Bradley ripped Dorow’s performance at the WisPolitics candidate forum in Madison (an event we covered here), writing in a Waukesha Freeman column, “A candidate using a binder to provide answers to questions is simply unprepared for the rigors of a statewide campaign, much less to do the job of a Supreme Court justice.” Grogan said there were “flags” with Dorow’s record as a conservative, criticizing her in talk radio interviews, and has taken some jabs at her on Twitter.
Much of the concerns from the Kelly camp often allude to their frustration with Justice Brian Hagedorn, who has broken with the other three conservatives on the court in several high-profile cases.
Among those are the case challenging the governor’s ability to govern during the pandemic – the four non-Hagedorn conservatives, including then-Justice Daniel Kelly, ruled to strike down Gov. Evers’ “safer at home” order, throwing the state’s pandemic response into chaos, creating an ultimately disastrous outcome – and the case over the 2020 election. Hagedorn sided with the court’s three liberals on the apparently-controversial case to not overturn the results of the 2020 presidential election in Wisconsin. It remains bewildering that three conservative justices on the Wisconsin Supreme Court sided with the Trump campaign in that case and that it was a 4-3 vote and not a 7-0 vote. That vote is a real indicator of just how extreme this court has become with a conservative majority. And the irony of Daniel Kelly running as a self-described “constitutional conservative” while ripping the one conservative justice on the Wisconsin Supreme Court who did not vote to overturn the presidential election results is not lost on us.
Kelly’s “next Hagedorn” criticism seems misguided for a variety of reasons – Hagedorn won by a narrow margin and Kelly lost by double-digits, after all – but there’s also been plenty of valid criticism of Dorow, as well.
Following the high-profile adoration she received during the Darrell Brooks case, she seemed to be on the ascent, but her rising star has dimmed considerably during the months of the campaign. Along with being criticized on the right, she did not impress (to say the least) during the WisPolitics candidate forum, and has been the subject of several critical stories.
One rather difficult story, from the Journal Sentinel’s Dan Bice, involved a gut-wrenching scene where the family of a UWM student who died of fentanyl poisoning confronted Judge Dorow at a campaign event, alleging that it was Dorow’s adult son who sold the pills that caused the student’s death. That confrontation – and story, in general – raises a host of questions.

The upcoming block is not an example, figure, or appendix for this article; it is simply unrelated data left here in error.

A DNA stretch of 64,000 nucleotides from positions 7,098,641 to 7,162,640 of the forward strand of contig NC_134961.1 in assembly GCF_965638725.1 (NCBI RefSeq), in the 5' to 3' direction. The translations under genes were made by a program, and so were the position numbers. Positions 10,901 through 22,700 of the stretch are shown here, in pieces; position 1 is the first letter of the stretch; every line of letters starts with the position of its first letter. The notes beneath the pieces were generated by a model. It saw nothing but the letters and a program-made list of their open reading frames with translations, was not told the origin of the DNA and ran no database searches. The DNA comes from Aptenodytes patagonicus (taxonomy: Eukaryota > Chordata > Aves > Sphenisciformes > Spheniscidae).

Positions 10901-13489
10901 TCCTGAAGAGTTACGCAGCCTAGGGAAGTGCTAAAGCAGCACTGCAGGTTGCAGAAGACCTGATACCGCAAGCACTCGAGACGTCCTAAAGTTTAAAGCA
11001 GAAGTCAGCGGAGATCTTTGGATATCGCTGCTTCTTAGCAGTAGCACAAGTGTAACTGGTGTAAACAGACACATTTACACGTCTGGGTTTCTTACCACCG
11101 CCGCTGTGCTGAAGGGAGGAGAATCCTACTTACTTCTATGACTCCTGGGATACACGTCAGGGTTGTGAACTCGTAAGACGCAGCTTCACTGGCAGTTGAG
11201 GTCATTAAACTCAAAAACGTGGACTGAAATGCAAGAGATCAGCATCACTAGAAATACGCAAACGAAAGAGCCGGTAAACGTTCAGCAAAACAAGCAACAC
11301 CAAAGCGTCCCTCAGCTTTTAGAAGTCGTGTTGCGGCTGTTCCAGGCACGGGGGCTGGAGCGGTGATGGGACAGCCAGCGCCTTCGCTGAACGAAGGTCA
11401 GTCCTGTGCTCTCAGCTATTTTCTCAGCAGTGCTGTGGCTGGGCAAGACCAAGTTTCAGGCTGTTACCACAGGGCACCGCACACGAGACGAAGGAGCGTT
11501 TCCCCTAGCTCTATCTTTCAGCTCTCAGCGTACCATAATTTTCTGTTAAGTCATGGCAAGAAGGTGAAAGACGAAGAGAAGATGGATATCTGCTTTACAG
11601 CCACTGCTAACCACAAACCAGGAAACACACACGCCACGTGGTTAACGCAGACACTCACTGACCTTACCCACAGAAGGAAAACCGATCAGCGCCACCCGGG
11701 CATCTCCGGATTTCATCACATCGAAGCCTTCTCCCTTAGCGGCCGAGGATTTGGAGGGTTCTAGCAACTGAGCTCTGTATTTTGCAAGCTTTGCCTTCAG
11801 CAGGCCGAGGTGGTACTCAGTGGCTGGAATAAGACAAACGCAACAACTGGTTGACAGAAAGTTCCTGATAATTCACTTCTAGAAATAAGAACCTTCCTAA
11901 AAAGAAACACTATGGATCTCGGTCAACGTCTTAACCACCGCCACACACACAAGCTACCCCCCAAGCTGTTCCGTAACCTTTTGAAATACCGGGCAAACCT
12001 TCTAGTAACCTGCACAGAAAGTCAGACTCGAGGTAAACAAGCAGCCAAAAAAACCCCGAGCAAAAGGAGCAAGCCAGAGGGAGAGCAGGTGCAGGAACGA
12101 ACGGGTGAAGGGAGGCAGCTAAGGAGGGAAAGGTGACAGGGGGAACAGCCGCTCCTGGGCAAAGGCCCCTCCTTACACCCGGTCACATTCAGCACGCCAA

Others have questioned parts of her background, details of which seem to have gone missing online as of late, and she’s facing criticism over her handling of certain individual cases and a squishy stance on the cash bail system. Progressive PAC A Better Wisconsin Together has released an ad criticizing her for being soft on crime as part of reported spending of more than $800,000 against Dorow. A couple national outlets have also picked up on the story about Dorow and her husband opening a gun range that serves alcohol, but quite frankly, that is a story that will probably make her more likable in Wisconsin.
Regardless, Dorow is still the likely favorite to emerge as the conservative candidate in the general election in this race. Her name recognition is a real factor in a likely lower-turnout election like this one, and she has also picked up key endorsements. She’s been more of the favored candidate among law enforcement, announcing this week she’s reached more than 100 endorsements from police chiefs, sheriffs and district attorneys across the state. She was also endorsed by Justice Patience Roggensack, whose term is ending, opening up this seat on the court.